Although many of us came from different continents and had never met each other prior to the championships, the understanding of the work ethic it takes to qualify for World's is universal. Due to this common understanding of one another, we all developed strong friendships by the end of the week of intense competition. Interacting with my peers from around the world provided me with the kind of cultural exposure that one tries to achieve in school, but is not always successful in learning in a classroom.
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  • Campus Guide Anika and Saije at CMU, April 2019


    By Natasha Hofer & Saije Catcheway, Grade 11

    Grade 11 students ventured off on a tour of Canadian Mennonite University (CMU) last week. On Wednesday, April 17, we had the opportunity to experience what a lecture is like at CMU. The university is very small, with less than 600 students, providing students with the opportunity to actively participate in discussion-based lectures. We were given the opportunity to experience what it was like to sit in on a class lecture with professors explaining what that specific class had to offer, their major focal points, and how they teach. We split into two groups depending on which course we were more interested in.
    • Journalism: Does it make peace or war?
    • Sound & Screen: The Dynamic Between Seeing and Hearing
    Editor's note: Both chose one lecture over the other – Natasha, Journalism; Saije, Sound & Screen – and so we are sharing their thoughtful reflections at the end of this post — continue reading.
    We believe most of our peers felt very comfortable with the small class size and learning environment at CMU, as the student–professor ratio is so similar to ours at Balmoral Hall. It truly allows for a one-on-one, engaging, and hands-on learning experience for students. Later, after the sit-in, we were taken on a tour of the CMU campus where we were able to walk the halls and get a feel for university life. Also, we were able to see the CMU auditorium, where multiple events and music performances take place, and, following the auditorium tour, we were taken to the CMU athletic centre where we learned that CMU participates in the Manitoba Colleges Athletic Conference (MCAC), playing against teams like Brandon University and Providence University. After a refreshing walk across to the library, we were able to see the wonderfully modern architecture and a multitude of students studying for exams, concluding the tour. We were also treated with a quick gelati treat from Folio Café.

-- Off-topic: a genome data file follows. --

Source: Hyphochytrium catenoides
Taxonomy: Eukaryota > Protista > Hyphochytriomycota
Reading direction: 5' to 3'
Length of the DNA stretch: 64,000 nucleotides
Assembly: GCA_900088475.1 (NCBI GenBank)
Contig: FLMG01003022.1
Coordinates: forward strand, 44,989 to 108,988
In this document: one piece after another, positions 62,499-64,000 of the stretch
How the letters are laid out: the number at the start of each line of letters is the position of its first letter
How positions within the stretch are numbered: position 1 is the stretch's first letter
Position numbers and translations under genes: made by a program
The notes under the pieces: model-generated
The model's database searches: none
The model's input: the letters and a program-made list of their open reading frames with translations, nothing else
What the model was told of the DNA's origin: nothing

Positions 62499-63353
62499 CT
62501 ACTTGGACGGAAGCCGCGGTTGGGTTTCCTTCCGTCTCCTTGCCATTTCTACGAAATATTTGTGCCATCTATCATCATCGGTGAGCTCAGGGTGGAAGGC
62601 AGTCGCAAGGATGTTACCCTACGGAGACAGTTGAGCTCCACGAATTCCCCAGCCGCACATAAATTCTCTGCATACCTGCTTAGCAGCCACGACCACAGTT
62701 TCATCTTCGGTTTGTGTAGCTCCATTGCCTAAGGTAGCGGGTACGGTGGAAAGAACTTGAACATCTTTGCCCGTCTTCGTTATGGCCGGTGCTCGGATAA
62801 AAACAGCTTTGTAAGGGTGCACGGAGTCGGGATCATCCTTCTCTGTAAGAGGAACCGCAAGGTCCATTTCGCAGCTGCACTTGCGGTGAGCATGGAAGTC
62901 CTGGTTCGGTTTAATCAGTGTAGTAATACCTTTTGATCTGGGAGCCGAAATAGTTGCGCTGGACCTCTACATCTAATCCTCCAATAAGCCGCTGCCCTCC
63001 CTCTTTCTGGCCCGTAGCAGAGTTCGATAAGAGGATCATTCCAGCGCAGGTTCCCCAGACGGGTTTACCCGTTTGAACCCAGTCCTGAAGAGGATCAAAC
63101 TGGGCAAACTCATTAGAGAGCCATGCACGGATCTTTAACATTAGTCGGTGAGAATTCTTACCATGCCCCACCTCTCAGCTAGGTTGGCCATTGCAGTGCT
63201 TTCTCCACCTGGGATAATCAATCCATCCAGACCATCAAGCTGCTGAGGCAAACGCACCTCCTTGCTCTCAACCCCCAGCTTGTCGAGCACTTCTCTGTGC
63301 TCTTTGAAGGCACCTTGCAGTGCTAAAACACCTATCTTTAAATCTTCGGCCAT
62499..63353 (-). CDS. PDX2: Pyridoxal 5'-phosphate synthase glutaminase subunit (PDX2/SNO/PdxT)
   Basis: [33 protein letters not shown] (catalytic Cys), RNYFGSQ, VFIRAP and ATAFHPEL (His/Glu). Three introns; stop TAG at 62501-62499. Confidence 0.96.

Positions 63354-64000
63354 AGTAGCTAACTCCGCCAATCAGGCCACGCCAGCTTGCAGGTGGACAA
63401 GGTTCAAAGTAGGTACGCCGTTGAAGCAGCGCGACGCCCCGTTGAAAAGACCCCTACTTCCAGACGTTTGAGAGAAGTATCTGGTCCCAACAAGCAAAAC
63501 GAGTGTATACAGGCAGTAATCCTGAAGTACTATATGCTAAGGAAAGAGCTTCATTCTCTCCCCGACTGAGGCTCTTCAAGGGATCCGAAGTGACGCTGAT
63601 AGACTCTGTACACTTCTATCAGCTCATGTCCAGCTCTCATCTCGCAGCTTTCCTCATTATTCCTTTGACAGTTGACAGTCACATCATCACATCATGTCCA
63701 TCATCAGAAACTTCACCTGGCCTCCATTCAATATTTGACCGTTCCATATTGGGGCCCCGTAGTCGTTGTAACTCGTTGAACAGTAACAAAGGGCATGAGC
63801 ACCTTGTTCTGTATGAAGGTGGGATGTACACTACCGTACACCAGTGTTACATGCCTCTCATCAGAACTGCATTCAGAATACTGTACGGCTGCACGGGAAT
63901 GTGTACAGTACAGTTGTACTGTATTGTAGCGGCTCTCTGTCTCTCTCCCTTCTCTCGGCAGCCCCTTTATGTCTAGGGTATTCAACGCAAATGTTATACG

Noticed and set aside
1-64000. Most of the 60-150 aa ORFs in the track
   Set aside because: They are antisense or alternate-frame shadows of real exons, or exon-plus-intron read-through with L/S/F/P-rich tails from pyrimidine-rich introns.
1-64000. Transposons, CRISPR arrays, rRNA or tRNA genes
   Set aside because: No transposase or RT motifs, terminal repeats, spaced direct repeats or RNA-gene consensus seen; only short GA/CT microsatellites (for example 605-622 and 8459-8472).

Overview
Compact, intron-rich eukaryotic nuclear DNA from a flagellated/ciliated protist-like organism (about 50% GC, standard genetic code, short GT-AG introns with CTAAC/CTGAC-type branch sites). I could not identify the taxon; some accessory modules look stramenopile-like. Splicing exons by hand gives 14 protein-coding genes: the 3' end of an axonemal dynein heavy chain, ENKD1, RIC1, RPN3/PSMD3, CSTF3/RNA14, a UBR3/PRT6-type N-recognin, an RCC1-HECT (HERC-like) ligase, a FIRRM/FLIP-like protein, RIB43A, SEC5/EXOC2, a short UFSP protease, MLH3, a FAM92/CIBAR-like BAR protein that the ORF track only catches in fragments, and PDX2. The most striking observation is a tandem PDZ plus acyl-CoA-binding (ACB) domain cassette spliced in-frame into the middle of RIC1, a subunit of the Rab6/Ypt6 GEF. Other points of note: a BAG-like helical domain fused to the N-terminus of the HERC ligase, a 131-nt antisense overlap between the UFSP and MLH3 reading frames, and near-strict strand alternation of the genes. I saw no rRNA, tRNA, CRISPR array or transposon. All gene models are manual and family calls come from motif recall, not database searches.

Overall, we truly feel that CMU has such a rich and welcoming learning environment and is definitely a great place to study for students looking for a small, close-to-home university with strong hands-on learning and a great student–professor ratio. We would like to thank Mrs. McDonald for organizing this tour for the Grade 11s, who truly appreciated the experience, as well as Ms Boonstra and Ms O'Brien-Klewchuk for attending with us.
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  • Student conducted a waste audit in January 2019.


    By Genevieve Cloutier '03, Alumnae Relations Coordinator

    About a year ago, I visited Green Action Centre with a group of Youth in Philanthropy students as one of our site visits to explore nonprofit organizations in Winnipeg to which they could direct a grant funded by The Winnipeg Foundation. It was at this meeting that we learned of Compost Winnipeg, which provides residential and commercial composting, and we immediately wanted to implement a program at Balmoral Hall School. And so, the planning began.

    Fast forward a year, and here we are almost a month into our schoolwide composting initiative. Along the way, Ms Caitlin Briggs, Senior School biology teacher and Green Club faculty advisor, joined us to lend her expertise to the project. With the help of fellow colleagues and incredibly passionate students, along with commercial compost expert and Junior School parent Dave Pancoe, a sustainable, full-scale composting program has been embraced by our school community.